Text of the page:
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Imperial Commissioner (China)

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Title: Imperial Commissioner (China)  
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Subject: Destruction of opium at Humen, Battle of Jiangnan (1860), Jiangnan Daying, History of Ming, Grand coordinator and provincial governor
Collection: Ming Dynasty, Qing Dynasty
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Imperial Commissioner (China)

Imperial Commissioner (Chinese: 欽差大臣) was a high ranking government official or military general commissioned by the emperor of China during the late Ming (1368–1644) and Qing (1644–1911) dynasties. His power was just below that of the emperor, such that he could command viceroys and provincial governors by imperial edict.


  • Functions 1
    • Main responsibilities 1.1
    • Subsidiary responsibilities 1.2
  • List of Imperial Commissioners (middle and late Ming dynasty) 2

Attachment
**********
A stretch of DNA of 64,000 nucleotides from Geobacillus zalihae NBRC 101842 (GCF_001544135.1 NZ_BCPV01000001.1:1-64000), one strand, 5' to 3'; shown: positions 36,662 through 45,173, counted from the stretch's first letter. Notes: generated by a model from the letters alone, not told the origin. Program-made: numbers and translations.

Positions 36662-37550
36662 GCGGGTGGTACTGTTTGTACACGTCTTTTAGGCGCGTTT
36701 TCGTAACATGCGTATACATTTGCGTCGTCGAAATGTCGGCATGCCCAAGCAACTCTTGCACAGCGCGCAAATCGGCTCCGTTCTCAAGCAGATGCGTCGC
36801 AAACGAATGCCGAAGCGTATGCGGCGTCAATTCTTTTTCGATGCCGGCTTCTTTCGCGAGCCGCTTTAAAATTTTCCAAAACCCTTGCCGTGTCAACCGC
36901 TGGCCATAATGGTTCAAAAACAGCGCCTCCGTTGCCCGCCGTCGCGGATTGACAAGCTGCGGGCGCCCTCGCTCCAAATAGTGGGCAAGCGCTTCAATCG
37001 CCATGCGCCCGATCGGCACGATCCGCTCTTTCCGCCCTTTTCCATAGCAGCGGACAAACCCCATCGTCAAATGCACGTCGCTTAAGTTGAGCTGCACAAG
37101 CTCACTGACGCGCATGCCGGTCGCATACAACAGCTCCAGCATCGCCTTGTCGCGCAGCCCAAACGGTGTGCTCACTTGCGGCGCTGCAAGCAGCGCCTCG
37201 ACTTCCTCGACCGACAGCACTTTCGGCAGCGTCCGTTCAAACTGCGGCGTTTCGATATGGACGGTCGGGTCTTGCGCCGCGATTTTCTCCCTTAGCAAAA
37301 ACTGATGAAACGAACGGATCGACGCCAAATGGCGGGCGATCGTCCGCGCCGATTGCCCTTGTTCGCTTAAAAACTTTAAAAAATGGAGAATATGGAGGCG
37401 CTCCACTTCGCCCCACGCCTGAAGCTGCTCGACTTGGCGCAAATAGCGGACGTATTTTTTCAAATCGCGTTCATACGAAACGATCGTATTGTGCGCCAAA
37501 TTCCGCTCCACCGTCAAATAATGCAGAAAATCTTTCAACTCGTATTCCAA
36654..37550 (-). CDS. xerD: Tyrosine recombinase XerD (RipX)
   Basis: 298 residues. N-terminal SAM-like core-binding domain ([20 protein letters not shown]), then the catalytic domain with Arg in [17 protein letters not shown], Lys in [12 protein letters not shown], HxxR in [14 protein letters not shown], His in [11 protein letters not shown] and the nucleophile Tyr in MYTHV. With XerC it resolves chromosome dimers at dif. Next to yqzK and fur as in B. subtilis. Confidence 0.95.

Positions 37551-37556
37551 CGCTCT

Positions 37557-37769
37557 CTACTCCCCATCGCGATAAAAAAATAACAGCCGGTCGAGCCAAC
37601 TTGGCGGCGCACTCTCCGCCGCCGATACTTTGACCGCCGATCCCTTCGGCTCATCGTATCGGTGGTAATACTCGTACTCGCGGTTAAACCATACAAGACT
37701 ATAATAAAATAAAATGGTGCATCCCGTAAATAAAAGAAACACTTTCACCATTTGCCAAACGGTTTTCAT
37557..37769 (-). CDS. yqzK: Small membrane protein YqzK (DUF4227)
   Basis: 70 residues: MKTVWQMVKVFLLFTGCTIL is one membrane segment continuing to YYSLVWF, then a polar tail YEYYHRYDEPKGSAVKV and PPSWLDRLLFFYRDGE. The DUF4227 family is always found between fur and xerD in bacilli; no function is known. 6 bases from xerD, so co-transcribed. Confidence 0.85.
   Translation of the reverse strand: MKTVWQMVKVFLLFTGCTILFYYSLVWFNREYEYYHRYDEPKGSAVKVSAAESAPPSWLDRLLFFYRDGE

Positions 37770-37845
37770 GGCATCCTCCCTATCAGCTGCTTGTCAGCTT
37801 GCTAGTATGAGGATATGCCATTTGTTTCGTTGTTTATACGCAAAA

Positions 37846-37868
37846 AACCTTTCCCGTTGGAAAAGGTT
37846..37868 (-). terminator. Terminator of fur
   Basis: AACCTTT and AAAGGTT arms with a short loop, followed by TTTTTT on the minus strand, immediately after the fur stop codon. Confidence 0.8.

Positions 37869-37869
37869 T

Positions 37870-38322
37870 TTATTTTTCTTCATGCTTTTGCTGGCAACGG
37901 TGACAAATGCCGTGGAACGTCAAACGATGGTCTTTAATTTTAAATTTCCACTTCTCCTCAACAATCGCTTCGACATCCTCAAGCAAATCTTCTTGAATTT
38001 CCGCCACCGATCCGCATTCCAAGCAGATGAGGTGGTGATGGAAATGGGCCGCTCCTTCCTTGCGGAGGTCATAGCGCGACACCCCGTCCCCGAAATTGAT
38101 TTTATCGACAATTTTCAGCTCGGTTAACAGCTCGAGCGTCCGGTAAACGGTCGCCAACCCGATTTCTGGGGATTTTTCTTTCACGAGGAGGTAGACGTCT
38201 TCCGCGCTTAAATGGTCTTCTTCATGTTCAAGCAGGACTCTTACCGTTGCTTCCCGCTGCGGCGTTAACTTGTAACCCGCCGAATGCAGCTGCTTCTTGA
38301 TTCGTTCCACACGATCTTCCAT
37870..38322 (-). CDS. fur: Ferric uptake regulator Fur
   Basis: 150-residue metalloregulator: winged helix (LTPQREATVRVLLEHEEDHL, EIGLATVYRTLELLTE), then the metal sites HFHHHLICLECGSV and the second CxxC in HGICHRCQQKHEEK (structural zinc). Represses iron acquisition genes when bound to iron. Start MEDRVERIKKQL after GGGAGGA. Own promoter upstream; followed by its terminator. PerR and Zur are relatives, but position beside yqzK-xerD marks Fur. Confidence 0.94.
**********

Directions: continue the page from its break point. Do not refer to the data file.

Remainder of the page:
• List of Imperial Commissioners (late Qing) 3
  • See also 4


Main responsibilities

Negotiations with foreign powers, for example Lin Zexu, Qishan and Shen Baozhen) as well as treaty ratification as exemplified by Qiying, Yixin, Prince Gong and Li Hongzhang.

Manage aid and unite local government in response to large-scale natural disasters.

Subsidiary responsibilities

Military recruitment and transport. Examples include Tan Lun, Hong Chengchou, Xiang Rong, Zuo Zongtang and Yuan Shikai

List of Imperial Commissioners (middle and late Ming dynasty)

Imperial Commissioners received a sword of office from the emperor.

1555 Tan Lun wokou suppression

1564 Yan Song (Ming dynasty)

1640 Hong Chengchou against the Qing

List of Imperial Commissioners (late Qing)

1838 Lin Zexu (First Opium War)

1840 Qishan (Qing dynasty)

1842 Qiying

1850 Lin Zexu (Taiping Rebellion)

1852 Ye Mingchen

1852 Xiang Rong

1858 Qiying

1860 Yixin, Prince Gong

1871 Shen Baozhen

1875 Zuo Zongtang

1885 Zuo Zongtang

1895 Li Hongzhang

1896 Li Hongzhang

1911 Zhao Erxun

1911 Yuan Shikai

See also

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